Roshni Alam1,2, Joel Montanez3, Susan Law3, Lawrence Lee1,2, Nicolò Pecorelli4, Yusuke Watanabe5, Chiavegato D Luciana6, Massimo Falconi4, Hirano Satoshi5, Nancy E Mayo7,8,9, Liane S Feldman1,2,9, Julio F Fiore Jr1,2,9. 1Steinberg-Bernstein Centre for Minimally Invasive Surgery and Innovation, McGill University Health Centre, Montreal, QC, Canada, 2Department of Surgery, McGill University Health Centre, Montreal, QC, Canada, 3St. Mary’s Research Centre, St. Mary’s Hospital, Montreal, QC, Canada, 4Division of Pancreatic Surgery, Pancreas Translational & Clinical Research Centre, San Raffaele Scientific Institute, Milan, Italy, 5Department of Gastrointestinal Surgery, Hokkaido University Graduate School of Medicine, Sapporo, Japan, 6Department of Medicine, Federal University of Sao Paulo, Sao Paulo, Brazil, 7School of Physical and Occupational Therapy, McGill University, Montreal, QC, Canada, 8Division of Clinical Epidemiology, McGill University, Montreal, QC, Canada, 9Centre for Outcomes Research and Evaluation (CORE), Research Institute of the McGill University Health Centre, Montreal, QC, Canada
INTRODUCTION: There is a lack of patient-reported outcome measures (PROMs) with robust measurement properties to assess postoperative recovery and support value-based patient-centered care. To bridge this knowledge gap, we initiated a research program to develop a conceptually relevant and psychometrically sound recovery-specific PROM. In compliance with recommendations for PROM development, in the first stage of this program we developed a conceptual framework representing the domains relevant to the process of recovery after abdominal surgery.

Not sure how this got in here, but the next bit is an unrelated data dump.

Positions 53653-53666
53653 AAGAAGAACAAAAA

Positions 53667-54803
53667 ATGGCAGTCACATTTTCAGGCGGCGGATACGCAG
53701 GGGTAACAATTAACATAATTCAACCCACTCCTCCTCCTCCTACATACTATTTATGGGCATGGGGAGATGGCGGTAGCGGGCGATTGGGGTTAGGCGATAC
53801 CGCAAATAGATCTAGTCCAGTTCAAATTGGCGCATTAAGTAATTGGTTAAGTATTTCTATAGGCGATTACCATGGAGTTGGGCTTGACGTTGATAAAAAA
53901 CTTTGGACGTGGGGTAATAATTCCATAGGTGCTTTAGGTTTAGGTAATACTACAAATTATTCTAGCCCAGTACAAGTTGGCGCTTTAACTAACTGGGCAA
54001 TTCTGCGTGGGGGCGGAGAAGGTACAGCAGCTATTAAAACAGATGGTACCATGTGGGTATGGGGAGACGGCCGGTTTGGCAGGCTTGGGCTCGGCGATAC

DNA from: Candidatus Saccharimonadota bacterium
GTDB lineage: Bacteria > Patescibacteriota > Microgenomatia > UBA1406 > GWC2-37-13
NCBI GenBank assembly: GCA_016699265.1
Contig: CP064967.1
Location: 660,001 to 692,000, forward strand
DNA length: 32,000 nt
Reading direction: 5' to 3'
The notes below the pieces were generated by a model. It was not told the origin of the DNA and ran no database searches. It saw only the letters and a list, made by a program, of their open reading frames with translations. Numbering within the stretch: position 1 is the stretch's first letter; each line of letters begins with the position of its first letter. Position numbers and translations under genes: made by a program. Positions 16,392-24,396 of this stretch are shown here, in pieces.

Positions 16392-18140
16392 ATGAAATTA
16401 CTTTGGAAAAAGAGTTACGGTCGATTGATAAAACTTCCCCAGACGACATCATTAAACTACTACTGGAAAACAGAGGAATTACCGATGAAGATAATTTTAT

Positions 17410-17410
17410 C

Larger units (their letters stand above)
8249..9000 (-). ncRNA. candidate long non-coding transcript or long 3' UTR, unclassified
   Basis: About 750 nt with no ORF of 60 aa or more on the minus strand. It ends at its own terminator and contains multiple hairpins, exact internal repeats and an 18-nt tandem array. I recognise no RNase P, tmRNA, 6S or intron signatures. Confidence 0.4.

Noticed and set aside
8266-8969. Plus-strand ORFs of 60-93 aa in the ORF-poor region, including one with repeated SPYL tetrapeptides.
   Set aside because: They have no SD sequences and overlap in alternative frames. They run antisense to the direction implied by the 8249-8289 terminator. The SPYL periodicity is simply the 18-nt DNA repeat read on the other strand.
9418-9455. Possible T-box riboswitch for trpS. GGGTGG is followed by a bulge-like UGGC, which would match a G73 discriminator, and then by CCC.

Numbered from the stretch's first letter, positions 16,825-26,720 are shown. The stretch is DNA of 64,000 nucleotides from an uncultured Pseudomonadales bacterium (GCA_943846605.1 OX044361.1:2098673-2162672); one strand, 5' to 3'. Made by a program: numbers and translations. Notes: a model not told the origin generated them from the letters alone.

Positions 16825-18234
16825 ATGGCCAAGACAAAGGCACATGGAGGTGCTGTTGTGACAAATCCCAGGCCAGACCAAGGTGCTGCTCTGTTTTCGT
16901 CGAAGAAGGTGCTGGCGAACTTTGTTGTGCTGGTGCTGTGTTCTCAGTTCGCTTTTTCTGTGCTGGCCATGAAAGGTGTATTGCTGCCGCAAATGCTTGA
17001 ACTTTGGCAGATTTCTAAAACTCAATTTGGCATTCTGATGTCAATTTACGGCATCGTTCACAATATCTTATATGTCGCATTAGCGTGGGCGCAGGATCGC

METHODS AND PROCEDURES: Abdominal surgery patients from 4 international sites (Canada, Italy, Brazil and Japan) participated in qualitative interviews focusing on their lived experiences of recovery after abdominal surgery. Interviews were guided by a previously developed hypothesized conceptual framework established by literature review and expert consensus. Interviews were analyzed according to a modified grounded theory approach and transcripts were coded according to health domains covered by the International Classification of Functioning, Disability and Health (ICF). Codes for which thematic saturation was reached were classified into domains of health that are relevant to the process of recovery after abdominal surgery. These domains were organized into a structured diagram.
RESULTS: 20 patients with diverse demographics and surgical characteristics were interviewed (40% male, age 53±19 years, 70% major or major extended surgery). 35 unique domains of recovery emerged from the interviews, all falling under the ICF categories of "Body Functions" and "Activities and Participation".
CONCLUSION: The results from this study provide comprehensive insight into the process of recovery from the patients’ perspective. The conceptual framework of recovery after abdominal surgery will support content validity and underpin the generation of items for the future recovery-specific PROM. This framework is also a pivotal first step leading to a novel measure to be used in research informing patient-centered decision-making as well as quality improvement initiatives in abdominal surgery.
Presented at the SAGES 2017 Annual Meeting in Houston, TX.
Abstract ID: 93350
Program Number: S157
Presentation Session: OR Efficiency & Outcomes
Presentation Type: Podium